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Coming to Our Senses

Article by Leah Rampy (January 2019 eNews)

A crisp winter’s eve. The longest night in the season of deepest darkness. The incessant drizzle that had dogged us for days deigns to pause as a small group of us put on our coats and leave the building’s shelter for the blazing fire. Our first year together in this place and we are creating new rituals on a land that is slowly becoming home. As we reach the fire, it seems only natural to create a circle and so we turn back to the path from which we’ve come. Then we see her: the luminous full moon, startlingly large, rising just over our Common House, gifting us with her clarity and brilliance. We are beyond words. Consumed by her immense and timeless beauty, the only possible response is to stand in awe.

What an incredible gift Creation offers us! Awe and wonder transform us. I am not the same, having been struck by wonder; concerns, worries and fear retreat as I am more fully open and present to what is, just as it is. Inhabiting the present moment, heart open to the Sacred all around me, I know that all are one in Mystery.

How much we all need to be struck by wonder! Understandably we are so often captured by our strong emotional response to all that is happening around us. We grieve for the children, the species, the wild places, all being lost at a breathtaking rate, and we know that the life we seem to keep choosing will not alter that. We feel frustrated that we cannot seem to stay in loving conversation with those on the “other side”—or sometimes even with those we hold dear. We are angry that others do not embrace our clearly superior values—and much of the time we fail pretty miserably on that front ourselves. We tell ourselves to shape up, to “be better,” that this year we will keep that long list of New Year’s resolutions. So the hamster-wheel of our mind carries on trying to figure out how to change how we feel, the actions we deplore, and the person we’ve become. As the sage poet Mary Oliver wrote, “I am so distant from the hope of myself, in which I have goodness, and discernment, and never hurry through the world but walk slowly, and bow often.” So are we all.

How then might we connect to our deeper selves, to the Holy around and within? How can we sink into Wisdom that holds our weariness, sorrow, blame, shame, grief and recrimination in a larger context of love and connection? We know that the answer does not lie in thinking harder, doing more, or creating stricter resolutions. Our spiritual hearts are calling us to deeper connection to the Sacred within and around, opening us more fully to beauty, mystery, and oneness. The mystics of our contemplative tradition show us that there are many paths to deeper connection—and all lead through the heart. On the path of awe and wonder, Nature longs to be our guide.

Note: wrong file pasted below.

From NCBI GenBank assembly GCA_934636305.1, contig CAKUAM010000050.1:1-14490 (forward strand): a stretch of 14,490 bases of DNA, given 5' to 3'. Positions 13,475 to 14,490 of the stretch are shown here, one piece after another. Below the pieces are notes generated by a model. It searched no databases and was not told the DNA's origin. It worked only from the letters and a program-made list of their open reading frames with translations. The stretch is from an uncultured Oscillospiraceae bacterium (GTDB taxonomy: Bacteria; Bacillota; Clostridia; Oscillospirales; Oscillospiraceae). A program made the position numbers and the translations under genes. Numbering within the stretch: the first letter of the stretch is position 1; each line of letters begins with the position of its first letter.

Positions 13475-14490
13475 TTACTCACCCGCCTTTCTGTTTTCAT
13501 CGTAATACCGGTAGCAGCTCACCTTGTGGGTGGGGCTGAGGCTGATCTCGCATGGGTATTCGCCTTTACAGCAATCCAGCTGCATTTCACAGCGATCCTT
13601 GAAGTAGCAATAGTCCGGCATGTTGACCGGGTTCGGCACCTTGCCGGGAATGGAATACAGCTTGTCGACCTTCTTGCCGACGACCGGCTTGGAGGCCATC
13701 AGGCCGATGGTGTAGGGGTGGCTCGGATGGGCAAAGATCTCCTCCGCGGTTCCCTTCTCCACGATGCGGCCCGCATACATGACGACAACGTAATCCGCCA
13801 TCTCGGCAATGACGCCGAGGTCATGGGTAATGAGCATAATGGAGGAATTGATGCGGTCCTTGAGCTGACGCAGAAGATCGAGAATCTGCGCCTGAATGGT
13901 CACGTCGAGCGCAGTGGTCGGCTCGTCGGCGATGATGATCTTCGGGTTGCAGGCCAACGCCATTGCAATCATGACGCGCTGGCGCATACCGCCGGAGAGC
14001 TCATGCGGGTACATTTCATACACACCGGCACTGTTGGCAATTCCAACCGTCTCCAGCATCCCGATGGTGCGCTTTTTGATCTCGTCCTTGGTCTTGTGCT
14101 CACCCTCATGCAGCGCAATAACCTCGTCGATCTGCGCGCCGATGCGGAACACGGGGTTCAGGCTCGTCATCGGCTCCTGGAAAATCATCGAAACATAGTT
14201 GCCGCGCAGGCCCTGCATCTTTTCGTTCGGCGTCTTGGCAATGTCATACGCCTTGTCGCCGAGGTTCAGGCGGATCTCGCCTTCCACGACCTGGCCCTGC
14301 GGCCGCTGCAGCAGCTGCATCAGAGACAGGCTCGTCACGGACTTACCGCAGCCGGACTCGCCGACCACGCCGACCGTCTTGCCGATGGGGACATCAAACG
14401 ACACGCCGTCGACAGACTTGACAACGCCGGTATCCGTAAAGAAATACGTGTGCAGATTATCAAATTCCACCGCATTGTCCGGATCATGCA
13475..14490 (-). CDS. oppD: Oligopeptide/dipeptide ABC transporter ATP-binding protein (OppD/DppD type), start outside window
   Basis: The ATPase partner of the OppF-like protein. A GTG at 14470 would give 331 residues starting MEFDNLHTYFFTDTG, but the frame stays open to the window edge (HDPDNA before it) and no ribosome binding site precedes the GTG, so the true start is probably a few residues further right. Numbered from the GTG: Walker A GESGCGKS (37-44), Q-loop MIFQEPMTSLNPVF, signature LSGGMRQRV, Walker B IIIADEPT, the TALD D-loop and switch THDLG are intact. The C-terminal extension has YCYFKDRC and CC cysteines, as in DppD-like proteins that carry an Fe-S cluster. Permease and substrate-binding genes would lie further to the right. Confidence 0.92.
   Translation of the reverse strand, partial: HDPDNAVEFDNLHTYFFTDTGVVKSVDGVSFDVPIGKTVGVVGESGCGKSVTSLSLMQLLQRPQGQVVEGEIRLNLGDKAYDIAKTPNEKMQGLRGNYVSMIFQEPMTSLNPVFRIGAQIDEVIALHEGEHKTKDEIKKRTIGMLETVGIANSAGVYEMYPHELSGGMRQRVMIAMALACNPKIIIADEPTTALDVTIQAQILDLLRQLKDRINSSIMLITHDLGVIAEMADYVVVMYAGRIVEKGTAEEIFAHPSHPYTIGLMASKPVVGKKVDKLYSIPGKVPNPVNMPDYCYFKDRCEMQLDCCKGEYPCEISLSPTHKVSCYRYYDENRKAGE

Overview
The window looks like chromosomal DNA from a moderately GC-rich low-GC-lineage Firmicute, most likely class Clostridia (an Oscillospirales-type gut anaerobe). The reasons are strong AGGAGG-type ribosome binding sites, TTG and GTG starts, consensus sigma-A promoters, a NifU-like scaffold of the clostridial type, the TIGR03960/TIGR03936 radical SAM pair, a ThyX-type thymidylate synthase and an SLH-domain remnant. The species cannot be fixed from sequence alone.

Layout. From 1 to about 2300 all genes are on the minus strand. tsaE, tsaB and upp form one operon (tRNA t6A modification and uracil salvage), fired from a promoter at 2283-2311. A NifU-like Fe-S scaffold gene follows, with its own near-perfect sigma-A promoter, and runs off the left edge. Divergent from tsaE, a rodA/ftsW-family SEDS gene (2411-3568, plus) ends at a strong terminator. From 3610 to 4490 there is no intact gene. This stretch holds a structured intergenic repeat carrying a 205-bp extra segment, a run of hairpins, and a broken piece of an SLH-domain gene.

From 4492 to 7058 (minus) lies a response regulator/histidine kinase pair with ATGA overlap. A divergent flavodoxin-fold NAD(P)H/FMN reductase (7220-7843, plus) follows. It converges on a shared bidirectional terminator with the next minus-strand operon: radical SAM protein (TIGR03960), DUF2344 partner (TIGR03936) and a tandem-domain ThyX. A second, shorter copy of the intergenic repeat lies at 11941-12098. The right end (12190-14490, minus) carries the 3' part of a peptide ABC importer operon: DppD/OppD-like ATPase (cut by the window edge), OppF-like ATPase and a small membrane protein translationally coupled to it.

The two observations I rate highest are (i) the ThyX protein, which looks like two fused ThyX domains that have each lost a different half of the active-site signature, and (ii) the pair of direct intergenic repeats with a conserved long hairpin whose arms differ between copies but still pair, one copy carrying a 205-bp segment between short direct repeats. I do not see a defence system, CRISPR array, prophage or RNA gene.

One of the delights of wonder is that it can capture us when we are least expecting it. The sunset painting the sky in incredible colors, cloudscapes no artist would dream, majestic mountains stopping us in our tracks; streams babbling with joy; tiny communities in an inch of moss; synchronicity of oaks in a mast year—wonder can find us in any moment. Indeed day after day, moment by moment, Nature pours out her gifts, showering us with immense, microscopic, abundant, sparse, vibrant, soft offerings that we may freely receive. What a blessing that we can be caught by wonder! Of course the challenge is that we are not always available to see wonder even when it is right before us; as it offers itself, we are hurrying past with eyes too clouded to see.

One of the reasons that I’m so passionate about leading pilgrimages is that, when we practice seeing with “pilgrim eyes,” we tune into wonder. Time and again, I am honored to witness how our participants are blessed by the wisdom of old growth forests in the Olympic Peninsula of the Pacific Northwest or aligned with the centuries of prayers that seem to rise from the ground of the holy Isle of Iona. Visiting Newfoundland to plan the 2019 pilgrimage there, I felt my heart expanding with the puffins, whales and abundant sea life as they flew, leapt and swam, seemingly relishing their place “in the family of things.”

We open our senses even more fully as we gaze from the spiritual heart. One of the quotes I share often on pilgrimage is by William Butler Yeats: “The world is full of magic things, patiently waiting for our senses to grow sharper.” As I prepared materials for the past pilgrimage to the Pacific Northwest, I noticed that I’d been remembering that quote incorrectly. I’d transposed it to: “The world is full of magic things, patiently waiting for us to come to our senses.” That too!

So what if we were to explore 2019 as a year of sharpening our senses—or coming to our senses, if you prefer—so that we are increasingly available to be captured by wonder? Hasn’t the world been waiting patiently for us long enough? Might we willingly and mindfully accept the gifts Earth offers with grace and gratitude? But be aware: “A gift,” as Robin Wall Kimmerer noted in Braiding Sweetgrass,“creates a relationship.” Struck by the gift of wonder, we might find ourselves seeing the Sacred all around and within, sensing our kinship with every being, becoming more deeply aware of the Love in which all “live, move and have their being,” and responding in love and gratitude.

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